Spring Blackfish: Fire Island Togging - The Fisherman

Spring Blackfish: Fire Island Togging

2018 4 Fire Island Togging Catch
The author shows a nice tog that took a clam bait under the Robert Moses Bridge.

It’s been a long time since New York anglers were able to target blackfish in the spring but this year’s April long opening changes that. Those who have their boats in the water by April won’t have to go far to get in on the action. During the spring, blackfish come into the shallows to spawn. My favorite spot to target blackfish in Great South Bay is the Robert Moses – aka Fire Island Inlet Bridge. With all of the rubble that was dumped around the abutments of this bridge the last two years, it has become a great place to target blackfish. There is no need to get right next to an abutment. They actually dumped so much rubble that you no longer need to risk your boat hitting the abutment if your anchor slips.

As a result of all that rock and stone, you will need to bring along plenty of terminal tackle. I have caught plenty of fish on both tides however I believe that tog are one of the few fish that bite best on a slack tide or a very slow moving tide. To be honest I usually take a break and eat something if the tide is ripping too fast.

I have become a huge fan of blackfish jigs. The sensitivity that you feel is much better with a jig than with an old school blackfish rig. The jig will also get hung up a lot less. I always keep a few different sizes on hand. Let the speed of the current dictate how heavy a jig you should be using. It’s always best to use the lightest weight that you can get away with. Fishing for blackfish isn’t rocket science but it can certainly make you want to pull your hair out. It takes patience – don’t try to set the hook on the first bite. Quite often the first bite is a test bite.

2018 4 Fire Island Togging Reef

In the spring, blackfish can be caught on a variety of soft baits. Clams, squid, mussels (hard to keep on the hook), blood and sandworms will entice a bite. If you can find them don’t overlook the same baits that you use in the fall, such as green, Asian or fiddler crabs. If you are new to blackfishing you have probably read reports or articles about using whole green crabs. Make sure your whole crab is small and make sure you crack your crab open enough so the scent will seep out.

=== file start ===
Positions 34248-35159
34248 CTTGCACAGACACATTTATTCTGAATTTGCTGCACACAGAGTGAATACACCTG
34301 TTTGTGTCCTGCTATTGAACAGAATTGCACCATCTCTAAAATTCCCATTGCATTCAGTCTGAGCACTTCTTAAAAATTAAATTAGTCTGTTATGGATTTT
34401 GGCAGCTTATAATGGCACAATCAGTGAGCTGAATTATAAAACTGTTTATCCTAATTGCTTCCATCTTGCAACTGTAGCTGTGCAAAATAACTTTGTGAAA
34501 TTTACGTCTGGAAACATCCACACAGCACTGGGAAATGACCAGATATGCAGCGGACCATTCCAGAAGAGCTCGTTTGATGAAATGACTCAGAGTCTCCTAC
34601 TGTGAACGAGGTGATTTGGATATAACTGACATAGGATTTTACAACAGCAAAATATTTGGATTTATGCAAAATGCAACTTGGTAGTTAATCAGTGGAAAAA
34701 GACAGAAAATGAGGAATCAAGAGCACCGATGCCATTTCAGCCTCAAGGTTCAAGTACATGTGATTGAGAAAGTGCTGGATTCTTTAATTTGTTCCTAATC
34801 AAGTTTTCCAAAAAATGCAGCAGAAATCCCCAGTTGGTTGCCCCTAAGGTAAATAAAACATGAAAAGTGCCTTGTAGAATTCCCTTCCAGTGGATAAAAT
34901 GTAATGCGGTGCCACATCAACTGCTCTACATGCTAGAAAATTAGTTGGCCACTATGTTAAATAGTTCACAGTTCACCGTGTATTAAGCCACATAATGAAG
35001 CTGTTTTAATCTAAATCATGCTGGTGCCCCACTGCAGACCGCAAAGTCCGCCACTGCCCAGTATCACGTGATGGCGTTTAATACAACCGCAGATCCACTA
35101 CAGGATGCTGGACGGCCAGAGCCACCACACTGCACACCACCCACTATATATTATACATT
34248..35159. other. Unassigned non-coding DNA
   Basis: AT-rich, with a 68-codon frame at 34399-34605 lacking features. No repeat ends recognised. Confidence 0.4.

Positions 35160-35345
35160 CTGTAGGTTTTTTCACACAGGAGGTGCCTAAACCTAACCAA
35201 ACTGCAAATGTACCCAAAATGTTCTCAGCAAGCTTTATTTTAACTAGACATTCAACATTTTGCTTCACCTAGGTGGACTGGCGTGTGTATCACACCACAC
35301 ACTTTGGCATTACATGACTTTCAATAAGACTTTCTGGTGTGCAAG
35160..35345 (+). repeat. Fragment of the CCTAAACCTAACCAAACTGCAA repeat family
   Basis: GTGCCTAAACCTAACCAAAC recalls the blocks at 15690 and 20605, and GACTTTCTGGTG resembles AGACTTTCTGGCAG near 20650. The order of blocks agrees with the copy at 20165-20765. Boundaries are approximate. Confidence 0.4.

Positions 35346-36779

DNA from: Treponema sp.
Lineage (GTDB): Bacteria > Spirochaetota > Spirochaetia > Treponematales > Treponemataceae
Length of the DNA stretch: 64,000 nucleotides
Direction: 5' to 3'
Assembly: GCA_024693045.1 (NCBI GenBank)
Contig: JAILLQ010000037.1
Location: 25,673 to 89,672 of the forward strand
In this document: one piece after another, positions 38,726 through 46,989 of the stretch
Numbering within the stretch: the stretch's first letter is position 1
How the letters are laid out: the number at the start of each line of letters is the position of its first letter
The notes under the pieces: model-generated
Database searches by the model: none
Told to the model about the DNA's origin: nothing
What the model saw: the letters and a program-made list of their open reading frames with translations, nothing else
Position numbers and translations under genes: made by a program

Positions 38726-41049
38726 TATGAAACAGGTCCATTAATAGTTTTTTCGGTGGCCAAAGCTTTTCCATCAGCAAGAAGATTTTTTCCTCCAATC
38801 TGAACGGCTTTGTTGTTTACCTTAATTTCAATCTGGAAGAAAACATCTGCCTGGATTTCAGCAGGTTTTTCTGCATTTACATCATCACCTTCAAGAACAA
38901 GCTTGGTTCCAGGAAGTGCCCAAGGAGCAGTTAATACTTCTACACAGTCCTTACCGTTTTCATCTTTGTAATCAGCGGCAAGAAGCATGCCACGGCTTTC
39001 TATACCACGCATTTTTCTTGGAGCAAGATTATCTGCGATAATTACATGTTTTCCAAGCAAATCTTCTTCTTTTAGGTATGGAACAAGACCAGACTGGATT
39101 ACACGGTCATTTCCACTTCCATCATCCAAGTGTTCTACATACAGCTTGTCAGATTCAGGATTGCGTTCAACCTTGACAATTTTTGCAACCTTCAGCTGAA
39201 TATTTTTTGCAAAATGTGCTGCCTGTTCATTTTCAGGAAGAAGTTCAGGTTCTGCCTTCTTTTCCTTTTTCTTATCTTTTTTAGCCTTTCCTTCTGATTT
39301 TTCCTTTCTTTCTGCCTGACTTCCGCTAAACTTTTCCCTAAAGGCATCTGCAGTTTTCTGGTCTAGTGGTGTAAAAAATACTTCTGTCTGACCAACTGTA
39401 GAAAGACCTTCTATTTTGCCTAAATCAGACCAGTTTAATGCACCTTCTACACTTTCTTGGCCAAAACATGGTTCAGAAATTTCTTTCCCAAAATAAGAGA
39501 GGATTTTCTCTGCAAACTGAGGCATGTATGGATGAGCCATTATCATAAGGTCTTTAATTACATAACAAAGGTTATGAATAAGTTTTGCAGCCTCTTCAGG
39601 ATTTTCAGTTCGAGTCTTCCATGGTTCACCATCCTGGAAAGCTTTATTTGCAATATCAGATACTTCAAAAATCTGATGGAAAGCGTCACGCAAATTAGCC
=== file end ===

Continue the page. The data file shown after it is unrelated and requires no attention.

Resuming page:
I usually fish the bridge come first light. Don’t bother getting there earlier than that since blackfish do not feed in the dark. If you happen to get to the bridge and you can’t find a spot don’t panic. The bay has some other great options. The Kismet Reef which is located just to the east of the Fire Island Light House and just west of Kismet, holds a lot of blackfish. The nice thing about this reef is the fact that it’s spread over 10 acres. It is made up of 4000 tires, 2 barges, 24,000 cement blocks and a bunch of rubble, making for a very sticky bottom. So once again make sure you have extra tackle onboard. Another good spot in the bay is the Mercy Wreck. The wreck lies about 100 yards west of the north side of the bridge. It’s not a large wreck so get there early to claim your stake.

If fishing this area with a boat is not an option, you can always fish the long stretch of rocks that stretch along the northern shoreline of Robert Moses State Park. These rocks hold very good numbers of blackfish, and last fall saw good action along this stretch. Again, bring along extra terminal gear and concentrate your efforts around the slack water turns, with the high water turn being optimum.



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